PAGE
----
Hoppers of North Carolina:
Spittlebugs, Leafhoppers, Treehoppers, and Planthoppers
Scientific Name: Search Common Name:
Family (Alpha):
« »
CICADELLIDAE Members: NC Records

Erythroneura rubrella - No Common Name



© Kyle Kittelberger- note coloration

© Kyle Kittelberger- note pattern

© Kyle Kittelberger- note head pattern
Taxonomy
Family: CICADELLIDAESubfamily: Typhlocybinae
Identification
Online Photographs: BugGuide                                                                                  
Description: A colorful species with a bluish-white body and a reddish color pattern. The two reddish-orange bands on the wings extending downwards from the thorax typically have sharp right angles on the inside, forming a bluish "box". The bluish pattern on the lower, middle half of the wings resembles the outline of an arrowhead when viewed from above, with an orange center. The mesonotum is pale, ranging in color from yellow to orange. The pronotum is largely orange, with a broad "M" shape extending across it; the rest of the pronotum is bluish. The top of the head has a yellowish-green to orange pattern with parallel submedial lines; the midline of the head however is orange to red, a key characteristic for this species. Adults are 2.7-3.0 mm long. (Dmitriev & Dietrich, 2007)
Distribution in North Carolina
County Map: Clicking on a county returns the records for the species in that county.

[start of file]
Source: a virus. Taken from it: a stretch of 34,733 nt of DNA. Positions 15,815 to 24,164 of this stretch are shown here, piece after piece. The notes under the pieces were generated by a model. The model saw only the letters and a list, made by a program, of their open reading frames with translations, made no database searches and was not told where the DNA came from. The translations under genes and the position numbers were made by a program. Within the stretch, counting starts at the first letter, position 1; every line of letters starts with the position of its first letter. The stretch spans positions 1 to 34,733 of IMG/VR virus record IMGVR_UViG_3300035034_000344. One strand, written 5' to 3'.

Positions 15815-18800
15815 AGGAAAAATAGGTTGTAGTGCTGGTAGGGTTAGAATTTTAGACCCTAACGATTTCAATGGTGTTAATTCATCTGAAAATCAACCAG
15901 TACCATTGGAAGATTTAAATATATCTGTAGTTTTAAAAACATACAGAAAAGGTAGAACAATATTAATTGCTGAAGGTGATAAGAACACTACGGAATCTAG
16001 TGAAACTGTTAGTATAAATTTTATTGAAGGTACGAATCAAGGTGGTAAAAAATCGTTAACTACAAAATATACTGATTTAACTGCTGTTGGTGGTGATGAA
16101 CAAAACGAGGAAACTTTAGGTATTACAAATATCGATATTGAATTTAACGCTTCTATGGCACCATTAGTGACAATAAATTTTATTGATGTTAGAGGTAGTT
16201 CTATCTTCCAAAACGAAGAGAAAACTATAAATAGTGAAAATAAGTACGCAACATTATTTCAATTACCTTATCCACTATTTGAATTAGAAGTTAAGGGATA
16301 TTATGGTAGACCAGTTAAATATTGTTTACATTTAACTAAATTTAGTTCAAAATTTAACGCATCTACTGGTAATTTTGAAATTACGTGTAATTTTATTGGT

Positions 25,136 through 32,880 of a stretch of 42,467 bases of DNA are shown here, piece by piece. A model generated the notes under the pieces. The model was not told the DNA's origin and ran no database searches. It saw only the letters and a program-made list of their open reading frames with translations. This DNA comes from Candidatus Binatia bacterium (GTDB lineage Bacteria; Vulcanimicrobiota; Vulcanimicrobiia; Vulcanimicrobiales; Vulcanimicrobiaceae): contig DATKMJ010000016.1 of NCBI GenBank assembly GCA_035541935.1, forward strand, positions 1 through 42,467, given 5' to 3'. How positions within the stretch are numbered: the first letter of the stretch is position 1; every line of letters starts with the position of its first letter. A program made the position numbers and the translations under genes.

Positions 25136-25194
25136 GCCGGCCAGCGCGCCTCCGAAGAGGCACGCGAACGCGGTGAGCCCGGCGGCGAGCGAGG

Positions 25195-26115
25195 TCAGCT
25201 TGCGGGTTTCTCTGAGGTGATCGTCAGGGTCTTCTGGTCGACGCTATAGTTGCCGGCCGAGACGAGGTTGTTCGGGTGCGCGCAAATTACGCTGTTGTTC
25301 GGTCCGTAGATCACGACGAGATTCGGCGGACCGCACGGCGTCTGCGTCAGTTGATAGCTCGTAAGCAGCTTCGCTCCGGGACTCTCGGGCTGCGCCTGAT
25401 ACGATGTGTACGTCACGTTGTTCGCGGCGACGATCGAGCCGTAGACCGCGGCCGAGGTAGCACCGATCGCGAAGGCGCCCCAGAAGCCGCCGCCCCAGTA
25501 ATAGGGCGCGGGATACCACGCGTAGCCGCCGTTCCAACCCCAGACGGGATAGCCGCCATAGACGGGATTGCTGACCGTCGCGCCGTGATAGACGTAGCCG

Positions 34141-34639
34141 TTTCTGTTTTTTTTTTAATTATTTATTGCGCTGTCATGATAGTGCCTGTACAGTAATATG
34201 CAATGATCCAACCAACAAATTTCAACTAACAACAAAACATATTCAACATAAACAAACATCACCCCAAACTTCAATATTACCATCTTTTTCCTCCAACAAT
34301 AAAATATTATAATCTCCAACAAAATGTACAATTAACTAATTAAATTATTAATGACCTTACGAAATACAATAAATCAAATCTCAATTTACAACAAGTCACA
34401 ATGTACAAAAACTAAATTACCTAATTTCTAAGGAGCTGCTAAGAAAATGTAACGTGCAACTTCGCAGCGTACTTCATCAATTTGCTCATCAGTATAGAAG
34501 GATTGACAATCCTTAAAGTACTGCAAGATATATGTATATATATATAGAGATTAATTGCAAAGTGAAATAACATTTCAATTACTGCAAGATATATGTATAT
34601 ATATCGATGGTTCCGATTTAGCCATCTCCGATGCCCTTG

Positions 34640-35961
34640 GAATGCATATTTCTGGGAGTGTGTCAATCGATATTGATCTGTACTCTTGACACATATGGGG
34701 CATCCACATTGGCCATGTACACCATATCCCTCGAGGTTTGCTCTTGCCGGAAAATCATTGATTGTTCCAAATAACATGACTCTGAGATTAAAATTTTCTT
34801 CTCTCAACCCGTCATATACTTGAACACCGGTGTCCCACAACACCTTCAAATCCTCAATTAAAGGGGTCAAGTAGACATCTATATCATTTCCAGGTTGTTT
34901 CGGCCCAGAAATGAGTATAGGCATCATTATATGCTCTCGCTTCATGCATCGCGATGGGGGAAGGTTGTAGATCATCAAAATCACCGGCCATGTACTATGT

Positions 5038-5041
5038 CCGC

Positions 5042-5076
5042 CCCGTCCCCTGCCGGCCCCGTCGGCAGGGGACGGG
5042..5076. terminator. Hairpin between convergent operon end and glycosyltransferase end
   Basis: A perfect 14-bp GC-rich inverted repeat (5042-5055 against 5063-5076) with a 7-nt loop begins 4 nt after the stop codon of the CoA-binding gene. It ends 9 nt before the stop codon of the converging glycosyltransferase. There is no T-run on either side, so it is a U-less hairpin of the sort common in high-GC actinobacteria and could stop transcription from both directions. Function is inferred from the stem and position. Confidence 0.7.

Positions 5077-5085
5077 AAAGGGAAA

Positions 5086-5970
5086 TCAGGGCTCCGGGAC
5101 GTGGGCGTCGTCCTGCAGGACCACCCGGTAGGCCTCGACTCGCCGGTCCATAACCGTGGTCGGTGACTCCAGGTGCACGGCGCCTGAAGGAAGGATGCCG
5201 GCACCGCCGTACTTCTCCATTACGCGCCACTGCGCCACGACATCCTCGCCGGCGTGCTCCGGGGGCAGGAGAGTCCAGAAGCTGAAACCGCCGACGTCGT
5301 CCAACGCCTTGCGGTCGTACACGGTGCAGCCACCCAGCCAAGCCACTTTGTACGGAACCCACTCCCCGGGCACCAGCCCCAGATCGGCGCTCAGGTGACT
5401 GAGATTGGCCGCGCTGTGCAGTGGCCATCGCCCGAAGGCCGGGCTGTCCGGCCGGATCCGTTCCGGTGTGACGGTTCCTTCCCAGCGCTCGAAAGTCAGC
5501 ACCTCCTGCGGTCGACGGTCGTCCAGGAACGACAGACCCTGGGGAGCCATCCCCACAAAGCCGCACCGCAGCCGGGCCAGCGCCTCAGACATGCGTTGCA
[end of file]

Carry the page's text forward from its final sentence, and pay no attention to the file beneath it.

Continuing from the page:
Distribution: Transcontinental with most records in the eastern and central United States; also southern Canada (3I)
Abundance: Scattered records from several counties in the Piedmont where it can be locally common; likely more abundant across the state in the right habitat.
Seasonal Occurrence
Jan
Feb
Mar
Apr
May
Jun
Jul
Aug
Sep
Oct
Nov
Dec
Habitats and Life History
Habitats: Has been recorded in mixed hardwood forest and forest edge.
Plant Associates: Cornus pumila, C. stolonifera (Dogwood) (3I)
Behavior: Can be attracted at night with a light.
Comment: There are three species of Erythroneura that feed on dogwood and are very similar in appearance; this includes E. rubrella which is a vibrant red color, E. corni which has extensive red markings on the head (compared to E. rubrella, which has limited, less bold markings and has a brighter red color pattern), and E. ontari which has a less vibrant and bold color pattern. A fourth species that feeds on grape, E. rubra, is also very similar in appearance to E. rubrella and E. corni, though it has a pale midline on the top of the head. Due to the similarity between these four species, in some situations a species level identification may not be possible, or be a best guess at most.
Status: Native

Species Photo Gallery for Erythroneura rubrella No Common Name

Photo by: Kyle Kittelberger
Wake Co.
Comment: mixed hardwood forest habitat
Photo by: Kyle Kittelberger, Brian Bockhahn, Paul Scharf
Warren Co.
Comment: mixed hardwood, open forest near lake edge
Photo by: Paul Scharf
Warren Co.
Comment: Attracted to Light
Photo by: Kyle Kittelberger
Wake Co.
Comment: mixed hardwood forest habitat
Photo by: Kyle Kittelberger
Wake Co.
Comment: mixed hardwood forest habitat
Photo by: Paul Scharf, B. Bockhahn
Rockingham Co.
Comment: Caught seeping
Photo by: Paul Scharf, B Bockhahn
Stanly Co.
Comment: Attracted to UV Light
Photo by: Kyle Kittelberger
Wake Co.
Comment:
Photo by: Kyle Kittelberger
Wake Co.
Comment:
Photo by: Kyle Kittelberger
Wake Co.
Comment:
Photo by: Kyle Kittelberger
Wake Co.
Comment:
Photo by: Randy Emmitt
Orange Co.
Comment: very very small. Came to UV light. - unid_leafhopper